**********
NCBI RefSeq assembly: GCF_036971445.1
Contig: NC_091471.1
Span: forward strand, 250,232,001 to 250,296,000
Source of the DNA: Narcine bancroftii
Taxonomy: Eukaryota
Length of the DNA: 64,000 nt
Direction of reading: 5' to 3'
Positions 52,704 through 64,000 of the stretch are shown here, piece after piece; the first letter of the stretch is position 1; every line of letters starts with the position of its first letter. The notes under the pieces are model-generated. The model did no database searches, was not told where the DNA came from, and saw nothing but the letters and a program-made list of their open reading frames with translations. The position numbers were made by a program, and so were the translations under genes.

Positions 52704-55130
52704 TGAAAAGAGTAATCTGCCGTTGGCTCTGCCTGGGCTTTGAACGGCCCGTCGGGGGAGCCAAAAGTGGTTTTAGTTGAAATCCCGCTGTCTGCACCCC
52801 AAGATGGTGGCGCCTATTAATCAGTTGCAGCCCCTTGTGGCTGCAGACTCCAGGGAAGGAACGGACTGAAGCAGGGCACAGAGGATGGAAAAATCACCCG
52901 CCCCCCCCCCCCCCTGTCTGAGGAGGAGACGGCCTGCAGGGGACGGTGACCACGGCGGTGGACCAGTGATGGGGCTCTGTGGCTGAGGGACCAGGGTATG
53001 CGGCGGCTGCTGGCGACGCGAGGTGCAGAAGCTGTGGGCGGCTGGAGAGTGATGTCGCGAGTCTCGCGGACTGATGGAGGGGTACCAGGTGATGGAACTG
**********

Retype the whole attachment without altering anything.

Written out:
NCBI RefSeq assembly: GCF_036971445.1
Contig: NC_091471.1
Span: forward strand, 250,232,001 to 250,296,000
Source of the DNA: Narcine bancroftii
Taxonomy: Eukaryota
Length of the DNA: 64,000 nt
Direction of reading: 5' to 3'
Positions 52,704 through 64,000 of the stretch are shown here, piece after piece; the first letter of the stretch is position 1; every line of letters starts with the position of its first letter. The notes under the pieces are model-generated. The model did no database searches, was not told where the DNA came from, and saw nothing but the letters and a program-made list of their open reading frames with translations. The position numbers were made by a program, and so were the translations under genes.

Positions 52704-55130
52704 TGAAAAGAGTAATCTGCCGTTGGCTCTGCCTGGGCTTTGAACGGCCCGTCGGGGGAGCCAAAAGTGGTTTTAGTTGAAATCCCGCTGTCTGCACCCC
52801 AAGATGGTGGCGCCTATTAATCAGTTGCAGCCCCTTGTGGCTGCAGACTCCAGGGAAGGAACGGACTGAAGCAGGGCACAGAGGATGGAAAAATCACCCG
52901 CCCCCCCCCCCCCCTGTCTGAGGAGGAGACGGCCTGCAGGGGACGGTGACCACGGCGGTGGACCAGTGATGGGGCTCTGTGGCTGAGGGACCAGGGTATG
53001 CGGCGGCTGCTGGCGACGCGAGGTGCAGAAGCTGTGGGCGGCTGGAGAGTGATGTCGCGAGTCTCGCGGACTGATGGAGGGGTACCAGGTGATGGAACTG